On the 19th of February at the Seville Marathon in Spain, Steve Smythe, 58, did something that he has done dozens of times before: he ran sub-3:00 for a marathon, finishing in 2:56:16 - about 6:43 per mile pace.
What makes it a world best, however, is the length of time that elapsed between his first sub-3:00 marathon effort and his most recent: 40 years, 119 days, according to the Association of Road Racing Statisticians.
“I think someone will eventually break it,” Smythe said by phone to Runner’s World on Tuesday. “But no matter what happens, I’ve got 40 years. That gave me quite a lot of incentive when I was training. It probably hasn’t been done for a reason, I was thinking. You generally don’t keep that fit for that long.”
His first marathon was in 1976, when he was 18 and ran 2:54:42. Four decades later, as his 2:56 shows, he hasn’t slowed much from when he first started. (He set his PB, 2:29:42, in 1981.)
During his most recent, on Sunday, he felt strong from about the midway point on, and with four miles to go, he realised he could slow to about 8:00 pace if he had to and still break three hours.
The race was satisfying, Smythe said, both for the record and because he has struggled with injuries for the past five years.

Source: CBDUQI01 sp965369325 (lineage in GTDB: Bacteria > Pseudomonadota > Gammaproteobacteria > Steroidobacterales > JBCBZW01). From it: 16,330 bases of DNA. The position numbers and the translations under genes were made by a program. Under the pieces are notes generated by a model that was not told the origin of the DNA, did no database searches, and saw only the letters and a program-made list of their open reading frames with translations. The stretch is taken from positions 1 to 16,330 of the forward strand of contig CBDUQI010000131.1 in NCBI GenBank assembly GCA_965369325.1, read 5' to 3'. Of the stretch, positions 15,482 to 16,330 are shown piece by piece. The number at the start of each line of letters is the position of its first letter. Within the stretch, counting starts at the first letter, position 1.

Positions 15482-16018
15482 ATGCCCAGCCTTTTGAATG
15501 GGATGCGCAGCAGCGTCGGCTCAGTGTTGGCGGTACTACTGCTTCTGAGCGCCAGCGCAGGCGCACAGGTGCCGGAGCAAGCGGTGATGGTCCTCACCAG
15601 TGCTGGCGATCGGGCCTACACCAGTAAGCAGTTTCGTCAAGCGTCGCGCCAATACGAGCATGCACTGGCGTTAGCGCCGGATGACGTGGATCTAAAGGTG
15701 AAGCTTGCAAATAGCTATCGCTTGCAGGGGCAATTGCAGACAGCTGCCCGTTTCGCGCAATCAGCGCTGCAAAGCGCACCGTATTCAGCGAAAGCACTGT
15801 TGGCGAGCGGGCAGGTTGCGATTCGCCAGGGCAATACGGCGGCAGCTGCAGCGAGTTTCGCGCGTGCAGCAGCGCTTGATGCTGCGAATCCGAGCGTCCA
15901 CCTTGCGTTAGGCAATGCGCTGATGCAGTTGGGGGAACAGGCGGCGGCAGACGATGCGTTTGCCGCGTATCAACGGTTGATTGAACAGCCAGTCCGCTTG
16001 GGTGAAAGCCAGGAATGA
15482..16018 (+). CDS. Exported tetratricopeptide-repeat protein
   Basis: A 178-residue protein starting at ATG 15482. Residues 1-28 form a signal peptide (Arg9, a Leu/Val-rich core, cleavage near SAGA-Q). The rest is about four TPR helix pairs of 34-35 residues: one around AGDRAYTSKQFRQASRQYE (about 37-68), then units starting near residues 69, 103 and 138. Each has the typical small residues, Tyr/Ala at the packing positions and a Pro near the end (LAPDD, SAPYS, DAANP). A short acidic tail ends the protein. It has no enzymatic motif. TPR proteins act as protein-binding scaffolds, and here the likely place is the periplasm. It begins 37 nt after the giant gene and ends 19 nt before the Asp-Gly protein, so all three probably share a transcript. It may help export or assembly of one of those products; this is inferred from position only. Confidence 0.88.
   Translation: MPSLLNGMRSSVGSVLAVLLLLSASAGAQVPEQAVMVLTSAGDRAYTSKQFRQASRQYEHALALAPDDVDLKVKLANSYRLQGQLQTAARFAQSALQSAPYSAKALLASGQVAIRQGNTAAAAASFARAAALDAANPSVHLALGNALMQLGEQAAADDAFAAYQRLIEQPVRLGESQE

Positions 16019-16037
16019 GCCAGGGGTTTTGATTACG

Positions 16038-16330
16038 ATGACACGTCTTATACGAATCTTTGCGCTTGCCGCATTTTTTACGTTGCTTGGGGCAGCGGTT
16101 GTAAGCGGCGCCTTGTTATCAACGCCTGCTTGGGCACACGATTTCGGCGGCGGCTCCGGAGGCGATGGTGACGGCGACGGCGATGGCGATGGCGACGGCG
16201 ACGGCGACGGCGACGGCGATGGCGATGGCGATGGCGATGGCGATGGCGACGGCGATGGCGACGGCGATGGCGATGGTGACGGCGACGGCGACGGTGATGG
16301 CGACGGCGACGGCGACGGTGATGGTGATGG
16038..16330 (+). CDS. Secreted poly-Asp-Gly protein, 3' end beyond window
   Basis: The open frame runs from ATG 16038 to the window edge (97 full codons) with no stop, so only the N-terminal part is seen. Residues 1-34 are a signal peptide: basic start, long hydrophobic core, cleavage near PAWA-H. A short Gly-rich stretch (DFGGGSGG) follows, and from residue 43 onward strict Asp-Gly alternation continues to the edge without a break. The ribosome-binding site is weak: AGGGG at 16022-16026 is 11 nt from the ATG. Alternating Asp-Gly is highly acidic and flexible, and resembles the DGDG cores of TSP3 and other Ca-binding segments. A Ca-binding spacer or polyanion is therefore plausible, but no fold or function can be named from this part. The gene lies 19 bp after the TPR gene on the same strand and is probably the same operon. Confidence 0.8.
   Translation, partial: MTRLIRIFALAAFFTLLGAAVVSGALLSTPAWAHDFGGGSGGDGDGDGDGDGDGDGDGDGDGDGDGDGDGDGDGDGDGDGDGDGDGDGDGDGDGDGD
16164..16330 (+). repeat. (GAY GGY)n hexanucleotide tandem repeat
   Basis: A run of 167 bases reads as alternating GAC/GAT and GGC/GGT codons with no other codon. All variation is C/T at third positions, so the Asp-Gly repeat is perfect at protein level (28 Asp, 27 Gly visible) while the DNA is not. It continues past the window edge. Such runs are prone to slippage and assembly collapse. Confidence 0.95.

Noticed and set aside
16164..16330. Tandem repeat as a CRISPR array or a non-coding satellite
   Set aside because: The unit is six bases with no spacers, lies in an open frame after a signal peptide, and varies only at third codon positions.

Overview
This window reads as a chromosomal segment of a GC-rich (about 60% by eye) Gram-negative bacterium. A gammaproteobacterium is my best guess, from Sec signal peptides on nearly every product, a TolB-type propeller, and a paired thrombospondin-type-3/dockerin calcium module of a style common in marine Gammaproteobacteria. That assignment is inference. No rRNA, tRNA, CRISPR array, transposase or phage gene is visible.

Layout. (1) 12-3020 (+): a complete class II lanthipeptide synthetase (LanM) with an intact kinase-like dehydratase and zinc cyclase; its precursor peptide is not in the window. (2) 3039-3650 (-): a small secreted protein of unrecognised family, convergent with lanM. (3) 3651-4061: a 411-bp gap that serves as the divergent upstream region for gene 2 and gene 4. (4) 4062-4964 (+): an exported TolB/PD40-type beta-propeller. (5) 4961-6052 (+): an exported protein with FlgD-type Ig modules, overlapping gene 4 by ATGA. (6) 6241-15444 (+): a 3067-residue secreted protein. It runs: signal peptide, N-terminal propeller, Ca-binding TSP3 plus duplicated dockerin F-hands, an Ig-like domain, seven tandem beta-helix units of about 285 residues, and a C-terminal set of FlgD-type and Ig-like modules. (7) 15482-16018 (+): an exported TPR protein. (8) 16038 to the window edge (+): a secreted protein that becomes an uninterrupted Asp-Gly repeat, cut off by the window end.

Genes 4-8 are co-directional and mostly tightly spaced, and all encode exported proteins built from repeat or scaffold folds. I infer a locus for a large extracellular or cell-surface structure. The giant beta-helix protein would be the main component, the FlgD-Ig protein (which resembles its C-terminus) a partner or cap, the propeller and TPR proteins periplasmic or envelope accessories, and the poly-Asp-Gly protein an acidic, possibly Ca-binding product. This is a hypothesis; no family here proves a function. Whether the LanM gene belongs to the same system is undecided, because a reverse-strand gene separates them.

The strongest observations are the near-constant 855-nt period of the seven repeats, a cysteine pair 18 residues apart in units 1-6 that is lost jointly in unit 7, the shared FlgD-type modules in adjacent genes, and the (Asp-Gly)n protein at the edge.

Here’s how he got healthy enough to chase the record in Seville:
1/ Softer surfaces
Smythe moved several of his 85 weekly miles to grass.
2/ Less to carry
At 6 feet tall, Smythe weighed about 78kg when he was injured. By the time of the race, he was 70kg, being “more careful” with his eating. That meant watching the sweets, having chocolate only once a week, cake only once a week, “no (cookies), and cutting down on cheese,” he said. “I always thought I was eating healthy, but I managed to get the weight off by being even more careful.”
3/ Fewer races
Smythe estimates he has averaged a race nearly every weekend for 48 years, giving him a total of about 2,000 lifetime races. He backed off a little bit to save himself for the big effort.
4/ Hit the gym
He jogged the three miles each way and then did a 30-minute routine of stretching, core, leg strengthening and upper body weights with the aim of protecting the problem areas (mainly his calf muscles) that had given him so many problems in the past.
5/ Long runs
He did at least 20 miles every Sunday, up to a high of 22, for the three months leading up to the race.
Smythe draws inspiration from coaching and proving that he can still do the programme that he’s giving to his athletes. “I coach quite a few people,” he said. “If they’re going to listen to me, I have to (be able to) do it myself. They were all following my schedule. They probably have a little more respect for me as a runner now.”
With the record safely in his hands, Smythe will run the London Marathon in April, as he does every year, and then aim to put a few more months or years on his record. He turns 60 in March of next year and hopes to record another sub-3:00 in his sixth decade. He is one of just 37 runners who have achieved a sub-3:00 marathon across five decades.